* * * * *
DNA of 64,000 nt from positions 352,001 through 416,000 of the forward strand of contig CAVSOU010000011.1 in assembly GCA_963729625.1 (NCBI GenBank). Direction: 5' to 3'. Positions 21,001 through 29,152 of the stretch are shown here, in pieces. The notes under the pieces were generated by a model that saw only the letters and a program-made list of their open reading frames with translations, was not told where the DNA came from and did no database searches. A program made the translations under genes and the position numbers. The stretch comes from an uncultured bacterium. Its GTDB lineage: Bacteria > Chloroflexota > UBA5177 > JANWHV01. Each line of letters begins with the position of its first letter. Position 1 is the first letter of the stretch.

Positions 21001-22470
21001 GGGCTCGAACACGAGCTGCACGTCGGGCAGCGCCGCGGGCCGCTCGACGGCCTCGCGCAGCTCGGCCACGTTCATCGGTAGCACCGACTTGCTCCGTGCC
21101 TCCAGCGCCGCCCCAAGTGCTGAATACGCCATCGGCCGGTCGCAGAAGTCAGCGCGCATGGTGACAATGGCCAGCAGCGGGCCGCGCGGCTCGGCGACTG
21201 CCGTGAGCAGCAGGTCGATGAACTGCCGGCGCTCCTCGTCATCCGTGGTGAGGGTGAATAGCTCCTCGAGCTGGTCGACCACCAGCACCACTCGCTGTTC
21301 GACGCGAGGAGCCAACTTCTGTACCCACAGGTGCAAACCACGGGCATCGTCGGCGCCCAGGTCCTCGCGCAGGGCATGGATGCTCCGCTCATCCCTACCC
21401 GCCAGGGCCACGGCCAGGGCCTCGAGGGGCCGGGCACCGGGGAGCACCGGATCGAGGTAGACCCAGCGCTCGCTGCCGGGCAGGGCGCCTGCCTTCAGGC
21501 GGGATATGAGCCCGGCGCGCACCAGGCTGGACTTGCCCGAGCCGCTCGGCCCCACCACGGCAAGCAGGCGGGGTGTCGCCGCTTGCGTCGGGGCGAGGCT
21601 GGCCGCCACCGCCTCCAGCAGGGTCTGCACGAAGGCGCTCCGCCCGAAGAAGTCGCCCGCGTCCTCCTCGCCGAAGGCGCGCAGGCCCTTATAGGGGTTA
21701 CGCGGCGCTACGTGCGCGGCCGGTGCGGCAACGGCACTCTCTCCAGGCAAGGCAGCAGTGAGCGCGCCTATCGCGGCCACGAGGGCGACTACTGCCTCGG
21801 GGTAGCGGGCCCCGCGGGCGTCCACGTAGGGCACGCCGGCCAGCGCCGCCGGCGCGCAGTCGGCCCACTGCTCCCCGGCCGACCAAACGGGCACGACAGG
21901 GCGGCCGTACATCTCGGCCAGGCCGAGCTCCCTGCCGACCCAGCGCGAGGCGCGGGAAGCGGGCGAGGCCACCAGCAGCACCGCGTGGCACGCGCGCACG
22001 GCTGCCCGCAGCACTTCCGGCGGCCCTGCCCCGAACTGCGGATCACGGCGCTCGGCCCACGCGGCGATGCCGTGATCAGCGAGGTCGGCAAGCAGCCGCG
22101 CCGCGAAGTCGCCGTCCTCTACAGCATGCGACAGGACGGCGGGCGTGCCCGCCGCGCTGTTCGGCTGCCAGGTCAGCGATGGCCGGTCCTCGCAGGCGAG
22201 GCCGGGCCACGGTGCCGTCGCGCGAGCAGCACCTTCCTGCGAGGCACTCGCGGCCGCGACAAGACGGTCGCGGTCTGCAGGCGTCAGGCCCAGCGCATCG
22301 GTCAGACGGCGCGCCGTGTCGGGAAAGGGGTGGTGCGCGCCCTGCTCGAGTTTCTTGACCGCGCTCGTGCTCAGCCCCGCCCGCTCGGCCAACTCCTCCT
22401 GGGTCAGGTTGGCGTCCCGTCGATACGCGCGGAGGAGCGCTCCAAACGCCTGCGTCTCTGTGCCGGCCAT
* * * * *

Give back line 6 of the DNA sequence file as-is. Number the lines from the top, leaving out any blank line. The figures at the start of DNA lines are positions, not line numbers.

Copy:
21301 GACGCGAGGAGCCAACTTCTGTACCCACAGGTGCAAACCACGGGCATCGTCGGCGCCCAGGTCCTCGCGCAGGGCATGGATGCTCCGCTCATCCCTACCC